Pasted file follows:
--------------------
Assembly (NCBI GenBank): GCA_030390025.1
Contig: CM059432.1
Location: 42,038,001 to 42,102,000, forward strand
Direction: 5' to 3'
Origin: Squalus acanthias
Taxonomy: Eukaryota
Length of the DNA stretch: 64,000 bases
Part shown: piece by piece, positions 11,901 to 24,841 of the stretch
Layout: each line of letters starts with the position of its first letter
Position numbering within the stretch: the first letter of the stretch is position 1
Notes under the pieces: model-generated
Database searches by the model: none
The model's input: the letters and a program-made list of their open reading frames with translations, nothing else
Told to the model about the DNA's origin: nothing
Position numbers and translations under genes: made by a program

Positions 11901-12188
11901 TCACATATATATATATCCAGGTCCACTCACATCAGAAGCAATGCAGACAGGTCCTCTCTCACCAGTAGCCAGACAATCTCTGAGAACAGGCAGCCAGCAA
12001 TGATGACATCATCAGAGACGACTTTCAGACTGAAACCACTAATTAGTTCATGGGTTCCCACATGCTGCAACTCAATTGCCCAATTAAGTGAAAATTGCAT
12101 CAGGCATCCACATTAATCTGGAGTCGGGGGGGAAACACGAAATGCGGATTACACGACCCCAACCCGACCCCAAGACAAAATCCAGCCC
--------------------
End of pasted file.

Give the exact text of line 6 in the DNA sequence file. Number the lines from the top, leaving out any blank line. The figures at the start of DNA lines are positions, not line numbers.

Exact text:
Taxonomy: Eukaryota